1:25 p.m. ET, April 30, 2019

Google and Apple drag stocks lower

In the second half of the trading day, stocks remain lower as big tech continues to trend lower.

The S&P is being dragged lower by Google parent Alphabet (GOOGL), which dropped 8.4% after last night's earnings.

Apple (AAPL) remains the biggest looser in the Dow, down 2.1%, ahead of its earnings after the bell.

12:57 p.m. ET, April 30, 2019

Disney had a very magical month

April has been a ridiculously good month for Disney (DIS). Shares have surged nearly 25%, making it easily the Dow's best performer for the month.

Scrooge McDuck would be pleased. The only two stocks in the S&P 500 that have done better are Anadarko Petroleum (APC) and Qualcomm (QCOM).

Analysts are raving about Disney's plans to undercut Netflix (NFLX) and other streaming rivals by rolling out the Disney+ streaming service at the impossibly low price of $6.99 a month.

Then there's the amazing box office performance of "Avengers: Endgame." The Marvel movie grossed $1.2 billion globally in its first weekend and got rave reviews.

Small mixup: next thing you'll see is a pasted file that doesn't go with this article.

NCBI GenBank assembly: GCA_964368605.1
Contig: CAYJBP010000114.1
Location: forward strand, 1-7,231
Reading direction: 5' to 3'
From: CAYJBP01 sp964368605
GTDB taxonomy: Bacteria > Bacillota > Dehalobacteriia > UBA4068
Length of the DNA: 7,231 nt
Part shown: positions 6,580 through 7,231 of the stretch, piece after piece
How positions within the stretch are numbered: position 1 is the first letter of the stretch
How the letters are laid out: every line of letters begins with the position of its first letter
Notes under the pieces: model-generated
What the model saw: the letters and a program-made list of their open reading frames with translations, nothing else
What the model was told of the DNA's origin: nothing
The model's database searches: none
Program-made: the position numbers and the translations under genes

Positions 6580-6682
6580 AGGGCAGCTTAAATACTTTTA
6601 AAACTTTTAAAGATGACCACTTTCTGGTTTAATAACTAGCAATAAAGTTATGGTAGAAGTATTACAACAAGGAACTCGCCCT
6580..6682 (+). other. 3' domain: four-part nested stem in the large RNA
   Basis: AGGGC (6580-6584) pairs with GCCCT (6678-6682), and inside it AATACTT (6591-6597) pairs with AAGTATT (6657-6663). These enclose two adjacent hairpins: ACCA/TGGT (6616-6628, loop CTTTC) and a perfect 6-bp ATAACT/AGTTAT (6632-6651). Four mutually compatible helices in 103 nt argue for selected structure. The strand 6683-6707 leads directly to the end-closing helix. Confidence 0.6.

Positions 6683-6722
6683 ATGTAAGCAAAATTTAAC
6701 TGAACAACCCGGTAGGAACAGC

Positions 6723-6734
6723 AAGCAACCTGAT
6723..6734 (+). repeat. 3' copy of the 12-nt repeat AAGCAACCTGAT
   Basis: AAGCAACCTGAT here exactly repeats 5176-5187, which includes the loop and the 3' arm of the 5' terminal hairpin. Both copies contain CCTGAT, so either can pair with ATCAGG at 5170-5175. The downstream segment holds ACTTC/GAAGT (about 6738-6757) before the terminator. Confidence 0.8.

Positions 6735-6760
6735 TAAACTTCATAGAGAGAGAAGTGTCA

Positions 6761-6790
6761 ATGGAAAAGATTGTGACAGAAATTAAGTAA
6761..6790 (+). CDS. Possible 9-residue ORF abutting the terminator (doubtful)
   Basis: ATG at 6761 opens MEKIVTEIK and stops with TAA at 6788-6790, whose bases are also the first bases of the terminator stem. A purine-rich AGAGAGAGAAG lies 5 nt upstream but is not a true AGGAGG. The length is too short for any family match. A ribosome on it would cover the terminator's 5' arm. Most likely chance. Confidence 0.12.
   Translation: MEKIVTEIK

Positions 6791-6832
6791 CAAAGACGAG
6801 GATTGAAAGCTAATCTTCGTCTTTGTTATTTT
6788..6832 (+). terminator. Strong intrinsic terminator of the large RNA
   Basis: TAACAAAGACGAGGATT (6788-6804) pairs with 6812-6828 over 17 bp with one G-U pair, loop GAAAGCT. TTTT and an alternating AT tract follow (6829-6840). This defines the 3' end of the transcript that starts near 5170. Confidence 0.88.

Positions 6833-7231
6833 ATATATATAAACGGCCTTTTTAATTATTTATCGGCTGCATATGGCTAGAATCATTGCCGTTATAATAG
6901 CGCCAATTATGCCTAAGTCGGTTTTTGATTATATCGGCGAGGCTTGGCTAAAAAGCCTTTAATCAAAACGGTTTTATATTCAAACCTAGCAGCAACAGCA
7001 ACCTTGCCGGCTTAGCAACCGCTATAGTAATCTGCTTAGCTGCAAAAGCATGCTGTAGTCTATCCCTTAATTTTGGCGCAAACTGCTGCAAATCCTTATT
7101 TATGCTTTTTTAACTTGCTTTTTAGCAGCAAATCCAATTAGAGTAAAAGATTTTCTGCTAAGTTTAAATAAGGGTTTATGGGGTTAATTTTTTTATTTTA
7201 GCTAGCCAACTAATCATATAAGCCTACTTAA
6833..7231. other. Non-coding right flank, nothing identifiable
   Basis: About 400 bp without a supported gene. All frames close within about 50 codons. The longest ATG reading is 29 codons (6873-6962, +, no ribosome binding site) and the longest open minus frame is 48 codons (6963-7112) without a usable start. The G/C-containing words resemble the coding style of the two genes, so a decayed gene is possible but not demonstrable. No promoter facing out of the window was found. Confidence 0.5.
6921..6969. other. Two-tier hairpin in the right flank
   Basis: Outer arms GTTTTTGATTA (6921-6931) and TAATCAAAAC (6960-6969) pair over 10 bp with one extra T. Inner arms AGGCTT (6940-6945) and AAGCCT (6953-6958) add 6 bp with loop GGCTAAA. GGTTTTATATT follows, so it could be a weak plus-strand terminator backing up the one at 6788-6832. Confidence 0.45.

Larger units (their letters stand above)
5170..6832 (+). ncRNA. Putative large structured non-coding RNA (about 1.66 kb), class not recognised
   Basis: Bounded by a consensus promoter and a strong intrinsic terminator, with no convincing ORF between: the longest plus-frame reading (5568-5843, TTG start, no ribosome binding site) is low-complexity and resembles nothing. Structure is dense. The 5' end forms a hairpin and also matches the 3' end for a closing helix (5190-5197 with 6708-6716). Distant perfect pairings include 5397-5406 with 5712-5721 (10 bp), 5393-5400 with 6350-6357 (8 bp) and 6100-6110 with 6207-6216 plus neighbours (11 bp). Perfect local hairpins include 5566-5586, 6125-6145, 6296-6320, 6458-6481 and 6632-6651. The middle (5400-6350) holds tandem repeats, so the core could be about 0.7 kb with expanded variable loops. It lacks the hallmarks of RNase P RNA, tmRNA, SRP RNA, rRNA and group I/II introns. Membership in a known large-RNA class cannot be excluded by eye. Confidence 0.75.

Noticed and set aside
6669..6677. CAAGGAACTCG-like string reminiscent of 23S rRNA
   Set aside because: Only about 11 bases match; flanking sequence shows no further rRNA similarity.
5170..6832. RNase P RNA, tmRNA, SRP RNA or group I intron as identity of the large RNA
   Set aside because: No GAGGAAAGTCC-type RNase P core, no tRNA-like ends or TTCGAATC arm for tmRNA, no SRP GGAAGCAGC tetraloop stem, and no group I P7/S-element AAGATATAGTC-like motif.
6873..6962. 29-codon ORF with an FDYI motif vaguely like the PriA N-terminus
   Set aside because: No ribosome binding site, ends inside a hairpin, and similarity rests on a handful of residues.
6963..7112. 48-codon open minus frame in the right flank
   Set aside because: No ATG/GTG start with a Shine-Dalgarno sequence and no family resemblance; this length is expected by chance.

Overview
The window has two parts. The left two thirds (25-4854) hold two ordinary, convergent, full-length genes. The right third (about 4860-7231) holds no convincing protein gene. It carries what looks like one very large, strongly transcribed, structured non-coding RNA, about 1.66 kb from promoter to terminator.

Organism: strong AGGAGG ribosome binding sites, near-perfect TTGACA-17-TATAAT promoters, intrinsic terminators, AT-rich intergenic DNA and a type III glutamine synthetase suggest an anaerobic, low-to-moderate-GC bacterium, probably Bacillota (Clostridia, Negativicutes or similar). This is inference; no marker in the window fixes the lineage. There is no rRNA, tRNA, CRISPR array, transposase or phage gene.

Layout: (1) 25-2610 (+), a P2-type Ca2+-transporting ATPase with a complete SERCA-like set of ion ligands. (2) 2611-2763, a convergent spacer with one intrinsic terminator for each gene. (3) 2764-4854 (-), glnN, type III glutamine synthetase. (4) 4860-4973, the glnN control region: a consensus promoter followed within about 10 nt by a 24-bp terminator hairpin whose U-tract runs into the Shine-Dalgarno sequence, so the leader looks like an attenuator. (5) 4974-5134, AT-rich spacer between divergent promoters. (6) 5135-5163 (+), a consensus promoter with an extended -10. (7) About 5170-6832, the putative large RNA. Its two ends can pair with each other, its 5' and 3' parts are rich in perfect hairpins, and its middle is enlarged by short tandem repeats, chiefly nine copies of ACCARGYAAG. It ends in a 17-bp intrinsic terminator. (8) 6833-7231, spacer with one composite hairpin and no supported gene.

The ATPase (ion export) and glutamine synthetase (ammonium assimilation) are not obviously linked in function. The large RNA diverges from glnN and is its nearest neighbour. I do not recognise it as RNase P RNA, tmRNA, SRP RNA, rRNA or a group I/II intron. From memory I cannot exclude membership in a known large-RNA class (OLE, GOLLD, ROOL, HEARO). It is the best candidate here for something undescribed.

To top it all off, Disney unveiled the first trailer for "Star Wars Episode IX: The Rise of Skywalker" this month. When that film releases in December, it will wrap up what's likely to be a very dominant 2019 at the box office for Disney. Live-action versions of "The Lion King" and "Aladdin," as well as "Toy Story 4" and "Frozen 2," are due out later this year.

1:41 p.m. ET, April 30, 2019

What Fed futures say about Wednesday's interest rate decision

The Federal Reserve's interest rate decision is a day away, and investors are getting ready to hear what Fed Chairman Jerome Powell will say.

When the central bank decidedly took its foot off the gas in January, saying it could afford to be patient with further rate hikes, it sent financial markets into a frenzy.

Basically, nobody is expecting the sentiment in the Federal Open Market Committee to have changed by Wednesday. CME Fed funds futures predict a 97% chance that rates will remain unchanged in the range of 2.25%-2.50%.

But when it comes to future Fed meetings, this conviction wanes. By September — only four meetings away — the likelihood rates will go unchanged is below 50%. Instead, chances of a rate cut are rising.